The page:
Expert Point of View: George W. Sledge, Jr, MD


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George W. Sledge, Jr, MD

In his commentary on the ALTTO results, George W. Sledge, Jr, MD, Professor of Medicine and Director of the Division of Oncology at Stanford University, reminded attendees that the announcement of the first results for adjuvant trastuzumab, which occurred at the 2005 ASCO Annual Meeting, was “a defining moment in our field.” The 50% reduction in the annual odds of recurrence “remains one of the great success stories,” he said.

‘A Serious Disappointment’

“But a 50% improvement still meant that far too many women were relapsing and dying, and there was still real work to be done,” he continued. That work, he noted, was the exploration of a number of biology-based approaches, of which the combining of trastuzumab with kinase inhibition “at the time appeared to be the best bet.” This proposal was subsequently supported by preclinical and clinical evidence, leading to the development of the ALTTO trial.

“What mattered was whether dual HER2 blockade would move us further up the disease-free survival ladder, bringing us closer to a cure for HER2-positive breast cancer,” Dr. Sledge said.

“HER2 has reverted to the incrementalism we see so commonly in the adjuvant field,” Dr. Sledge offered. “This is not, alas, 2005. This is not a great leap forward. This is a serious disappointment, not just for the investigators but for the entire field.”

The negative findings “tell us at a simple level that we won’t be using lapatinib in the adjuvant setting,” he continued, predicting that further follow-up will not produce a statistically significant result. Furthermore, he added, “It’s difficult to mount any enthusiasm for dual blockade in the adjuvant setting, at least for the combination shown here.”

But he added that the findings have importance beyond the obvious. “You might be wondering why a negative adjuvant trial occupies a Plenary Session spot, a place usually reserved for practice-changing data. I suggest that the answer requires us to rethink our approach to the development of new drugs for early breast cancer,” he said.

“ALTTO represented a reasonable test of the hypothesis that improvements in pathologic complete response rates were associated with improved disease-free survival. These hopes have now been dashed. The null hypothesis won,” Dr. Sledge observed. The results of the adjuvant ­APHINITY trial in which pertuzumab plus trastuzumab are being tested will be of great interest, he added.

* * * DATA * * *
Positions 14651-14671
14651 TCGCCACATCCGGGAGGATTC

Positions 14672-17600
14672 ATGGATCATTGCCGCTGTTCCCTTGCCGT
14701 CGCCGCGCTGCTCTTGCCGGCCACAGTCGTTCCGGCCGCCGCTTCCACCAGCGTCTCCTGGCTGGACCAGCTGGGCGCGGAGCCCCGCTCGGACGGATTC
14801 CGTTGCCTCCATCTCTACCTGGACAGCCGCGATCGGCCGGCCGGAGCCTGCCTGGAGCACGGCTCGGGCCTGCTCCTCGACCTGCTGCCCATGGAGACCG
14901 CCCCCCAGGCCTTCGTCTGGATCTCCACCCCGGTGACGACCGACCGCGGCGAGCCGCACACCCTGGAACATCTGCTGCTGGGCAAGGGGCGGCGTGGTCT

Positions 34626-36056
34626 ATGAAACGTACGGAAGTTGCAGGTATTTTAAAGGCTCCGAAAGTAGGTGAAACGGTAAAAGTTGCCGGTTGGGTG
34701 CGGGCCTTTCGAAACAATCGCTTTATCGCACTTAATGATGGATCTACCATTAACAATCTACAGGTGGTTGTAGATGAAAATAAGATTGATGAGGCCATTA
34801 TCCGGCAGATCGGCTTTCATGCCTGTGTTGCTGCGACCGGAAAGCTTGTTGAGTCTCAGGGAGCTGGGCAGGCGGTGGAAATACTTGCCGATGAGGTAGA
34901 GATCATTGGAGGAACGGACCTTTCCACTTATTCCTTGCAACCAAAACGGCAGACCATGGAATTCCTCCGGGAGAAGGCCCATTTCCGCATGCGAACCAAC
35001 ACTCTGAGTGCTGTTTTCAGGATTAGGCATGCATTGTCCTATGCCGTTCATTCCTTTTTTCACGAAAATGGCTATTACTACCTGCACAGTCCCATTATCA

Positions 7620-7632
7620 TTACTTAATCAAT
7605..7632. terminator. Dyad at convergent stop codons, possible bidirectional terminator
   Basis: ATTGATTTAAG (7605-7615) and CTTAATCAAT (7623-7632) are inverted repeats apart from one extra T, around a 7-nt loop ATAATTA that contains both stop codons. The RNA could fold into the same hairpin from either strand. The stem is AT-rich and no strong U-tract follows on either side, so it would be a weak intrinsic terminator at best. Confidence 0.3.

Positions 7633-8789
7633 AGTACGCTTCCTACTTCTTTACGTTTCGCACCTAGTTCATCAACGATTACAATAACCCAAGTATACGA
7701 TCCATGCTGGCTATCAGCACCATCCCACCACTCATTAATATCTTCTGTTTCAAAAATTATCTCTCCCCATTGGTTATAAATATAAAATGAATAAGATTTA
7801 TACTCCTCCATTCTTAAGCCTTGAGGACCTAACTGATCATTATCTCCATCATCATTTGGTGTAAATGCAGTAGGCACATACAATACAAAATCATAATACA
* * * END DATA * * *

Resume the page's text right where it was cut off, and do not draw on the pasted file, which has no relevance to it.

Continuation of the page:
The Larger Question

Furthermore, Dr. Sledge suggested that ALTTO “invites a larger question,” specifically, whether drugs that prove themselves in the metastatic or neoadjuvant setting are similarly effective as adjuvant therapies. He noted that the ALTTO “failure” joins several others, including drugs targeting the vascular endothelial growth factor (VEGF) and the epidermal growth factor receptor (EGFR) in colorectal cancer, and anti-VEGF drugs in breast cancer.

These approaches may have failed because they are the wrong drugs, are given for an inadequate duration, or are given to inappropriately selected patients, or perhaps because the biology of early vs metastatic cancer is poorly understood.

“Why have these approaches failed in the adjuvant setting, despite a plethora of preclinical evidence and numerous positive trials in the metastatic setting that show an overall survival advantage?” he asked. “These setbacks should prompt us to ask, are we facing a systemic crisis in the adjuvant failure of targeted therapies, or just having a string of bad luck?”

These failures must be elucidated in order to move forward and create new successes, he suggested. “But, move forward we shall, in HER2-positive breast cancer,” he said.

Many novel approaches are active areas of research. “I hope and I believe that at least one of these will prove fruitful,” he said, “and move us closer to the day when HER2-positive breast cancer will no longer be a public health problem.” ■

Disclosure: Dr. Sledge has received honoraria from Genentech for lecture and is a member of the science advisory board for Syndax.


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